With righteousness shall you judge your fellow (Leviticus 19:15).

There is an interesting Torah law that states that a judge who has witnessed a crime is disqualified from acting as a judge in that case. The reason being that a person who witnessed a crime with his own eyes will not be able to objectively examine the defense case. True justice can only be done when the benefit of the doubt can be properly examined.

In workshops I conduct for parents, children and spouses seeking a better relationship between them, we have found that the best way to resolve a conflict is to first try to reduce the intensity of the negative feelings the parties have for each other.

I found that the following written exercise can be of great assistance to some people:

1) Describe the negative feelings you have toward your child/parent/spouse.

2) On a scale of 1-100, rate how intense your negative feelings are.

3) If you were hired to serve as your child/parent/spouse's defense attorney in a court of law, how would you describe the reasons for his or her action?

4) On a scale of 1-100, how strongly do you believe your defense arguments to be true?

5) Rate how intense your negative feelings are now, on a scale of 1-100.

The change in the intensity of the feelings may differ from person to person and from situation to situation, but it is very likely that the figure in #5 will be significantly lower than the figure in #2. It is amazing how this simple mental exercise will reduce the intensity of emotions such as anger, hurt, shame, etc., and the pain associated with them.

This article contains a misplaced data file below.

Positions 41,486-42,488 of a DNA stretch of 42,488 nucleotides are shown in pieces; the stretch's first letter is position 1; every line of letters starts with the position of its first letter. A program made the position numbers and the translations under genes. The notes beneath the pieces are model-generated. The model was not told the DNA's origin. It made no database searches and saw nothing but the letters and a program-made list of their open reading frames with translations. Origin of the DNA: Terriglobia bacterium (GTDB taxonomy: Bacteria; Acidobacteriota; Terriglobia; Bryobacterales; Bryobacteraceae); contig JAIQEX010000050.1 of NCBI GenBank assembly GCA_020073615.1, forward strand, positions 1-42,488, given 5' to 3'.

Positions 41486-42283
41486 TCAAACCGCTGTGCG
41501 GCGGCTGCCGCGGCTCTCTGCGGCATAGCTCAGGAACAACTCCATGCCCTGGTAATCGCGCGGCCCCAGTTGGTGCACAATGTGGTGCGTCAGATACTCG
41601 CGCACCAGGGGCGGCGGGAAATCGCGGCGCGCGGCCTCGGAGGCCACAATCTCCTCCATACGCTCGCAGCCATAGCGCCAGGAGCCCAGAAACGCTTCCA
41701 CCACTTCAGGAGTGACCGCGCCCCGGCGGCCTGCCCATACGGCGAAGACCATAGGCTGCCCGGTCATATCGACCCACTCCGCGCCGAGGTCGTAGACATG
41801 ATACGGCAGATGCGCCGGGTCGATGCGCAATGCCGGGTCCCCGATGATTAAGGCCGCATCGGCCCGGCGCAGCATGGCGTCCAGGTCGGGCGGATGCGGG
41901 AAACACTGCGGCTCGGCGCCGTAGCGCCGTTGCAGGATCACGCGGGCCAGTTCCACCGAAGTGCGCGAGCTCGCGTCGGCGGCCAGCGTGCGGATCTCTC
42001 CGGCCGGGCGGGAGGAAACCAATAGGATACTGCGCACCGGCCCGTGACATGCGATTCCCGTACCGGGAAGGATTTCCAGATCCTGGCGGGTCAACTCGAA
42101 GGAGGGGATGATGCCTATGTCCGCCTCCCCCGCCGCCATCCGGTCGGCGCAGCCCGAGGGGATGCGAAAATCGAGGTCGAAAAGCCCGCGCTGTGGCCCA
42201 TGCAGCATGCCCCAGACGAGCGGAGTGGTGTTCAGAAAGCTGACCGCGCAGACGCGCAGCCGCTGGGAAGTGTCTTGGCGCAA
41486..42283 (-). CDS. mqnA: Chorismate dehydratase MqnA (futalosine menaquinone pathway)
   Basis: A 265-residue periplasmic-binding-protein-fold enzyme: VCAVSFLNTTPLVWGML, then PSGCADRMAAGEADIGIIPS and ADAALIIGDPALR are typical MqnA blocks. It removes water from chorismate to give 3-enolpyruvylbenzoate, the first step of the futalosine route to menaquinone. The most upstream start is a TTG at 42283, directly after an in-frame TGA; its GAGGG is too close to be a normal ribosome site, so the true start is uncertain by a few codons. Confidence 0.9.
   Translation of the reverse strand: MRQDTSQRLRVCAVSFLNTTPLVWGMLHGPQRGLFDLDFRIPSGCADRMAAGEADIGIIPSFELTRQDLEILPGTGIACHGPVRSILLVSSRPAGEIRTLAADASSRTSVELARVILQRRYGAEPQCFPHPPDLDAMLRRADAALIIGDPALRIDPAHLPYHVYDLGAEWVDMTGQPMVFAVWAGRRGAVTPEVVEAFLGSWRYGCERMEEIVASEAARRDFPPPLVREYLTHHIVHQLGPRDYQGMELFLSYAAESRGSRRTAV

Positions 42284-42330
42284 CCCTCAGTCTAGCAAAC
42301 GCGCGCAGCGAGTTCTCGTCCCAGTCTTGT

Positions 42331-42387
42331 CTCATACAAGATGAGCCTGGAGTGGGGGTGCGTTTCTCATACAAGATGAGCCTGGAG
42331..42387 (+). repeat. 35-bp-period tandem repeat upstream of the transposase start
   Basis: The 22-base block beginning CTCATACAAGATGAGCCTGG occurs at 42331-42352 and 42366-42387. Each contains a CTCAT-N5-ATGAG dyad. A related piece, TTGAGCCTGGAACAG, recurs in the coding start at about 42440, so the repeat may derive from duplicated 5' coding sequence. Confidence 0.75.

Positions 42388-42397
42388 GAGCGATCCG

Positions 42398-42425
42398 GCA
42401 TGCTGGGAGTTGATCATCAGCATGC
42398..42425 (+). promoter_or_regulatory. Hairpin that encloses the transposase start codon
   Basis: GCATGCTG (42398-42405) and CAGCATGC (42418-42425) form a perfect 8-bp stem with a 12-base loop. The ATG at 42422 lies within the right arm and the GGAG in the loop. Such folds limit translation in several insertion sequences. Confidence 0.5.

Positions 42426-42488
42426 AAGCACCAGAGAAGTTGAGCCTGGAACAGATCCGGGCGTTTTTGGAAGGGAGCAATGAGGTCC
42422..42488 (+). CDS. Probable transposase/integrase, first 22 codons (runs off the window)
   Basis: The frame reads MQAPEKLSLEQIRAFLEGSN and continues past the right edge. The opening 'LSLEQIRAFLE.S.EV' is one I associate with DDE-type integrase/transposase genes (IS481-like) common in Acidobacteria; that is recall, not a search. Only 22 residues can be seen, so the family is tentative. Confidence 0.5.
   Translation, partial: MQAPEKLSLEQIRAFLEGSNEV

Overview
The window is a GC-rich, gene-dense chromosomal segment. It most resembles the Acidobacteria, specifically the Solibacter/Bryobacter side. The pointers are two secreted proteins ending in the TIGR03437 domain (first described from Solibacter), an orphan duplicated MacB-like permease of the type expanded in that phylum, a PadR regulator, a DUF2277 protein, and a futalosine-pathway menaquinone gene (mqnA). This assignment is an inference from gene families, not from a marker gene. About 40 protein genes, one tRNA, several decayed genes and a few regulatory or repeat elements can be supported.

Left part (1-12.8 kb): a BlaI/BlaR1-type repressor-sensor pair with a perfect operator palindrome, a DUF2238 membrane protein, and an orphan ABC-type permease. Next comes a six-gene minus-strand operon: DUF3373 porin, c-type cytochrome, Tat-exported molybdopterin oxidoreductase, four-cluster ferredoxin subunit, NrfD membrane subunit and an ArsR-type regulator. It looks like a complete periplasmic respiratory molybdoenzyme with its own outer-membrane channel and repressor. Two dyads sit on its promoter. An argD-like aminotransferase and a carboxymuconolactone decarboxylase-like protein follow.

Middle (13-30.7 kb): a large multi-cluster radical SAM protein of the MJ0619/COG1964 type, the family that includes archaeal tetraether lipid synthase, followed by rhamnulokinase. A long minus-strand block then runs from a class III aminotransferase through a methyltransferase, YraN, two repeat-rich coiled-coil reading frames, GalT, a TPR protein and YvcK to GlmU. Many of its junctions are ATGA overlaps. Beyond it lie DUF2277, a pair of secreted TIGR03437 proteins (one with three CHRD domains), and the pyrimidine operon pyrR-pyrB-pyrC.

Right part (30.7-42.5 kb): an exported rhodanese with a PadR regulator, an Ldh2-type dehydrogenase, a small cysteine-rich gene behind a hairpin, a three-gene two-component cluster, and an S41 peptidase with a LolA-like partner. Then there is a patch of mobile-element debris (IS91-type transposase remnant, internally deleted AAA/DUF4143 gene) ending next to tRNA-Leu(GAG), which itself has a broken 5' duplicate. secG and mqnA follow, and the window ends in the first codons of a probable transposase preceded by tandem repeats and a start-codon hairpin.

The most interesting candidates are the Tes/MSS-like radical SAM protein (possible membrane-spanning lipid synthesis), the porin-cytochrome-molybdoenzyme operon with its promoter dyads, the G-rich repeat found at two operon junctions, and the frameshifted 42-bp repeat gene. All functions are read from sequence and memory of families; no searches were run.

There are other ways in which engaging our minds to describe to ourselves certain events and situations will drastically affect our feelings about them. For example, we can describe a child or parent's action by saying "He stabbed me in the back", and feel a strong stabbing pain. We can reduce it by describing it as "He punched me in the back." We can choose to stay there, or, if we want to reduce it further, we can describe it as "He was not honest with me," and so on.

Why not take the wonderful tool called the brain that G‑d has given us, and utilize it to work for us rather than against us? By giving our loved ones the benefit of the doubt and using different descriptions to describe a negative action, we may not change the other person; but it will definitely change our feelings and reduce our pain, thereby enabling us to handle the situation more effectively, and perhaps even find solutions to some of the problems.

Try it — you’ll like it!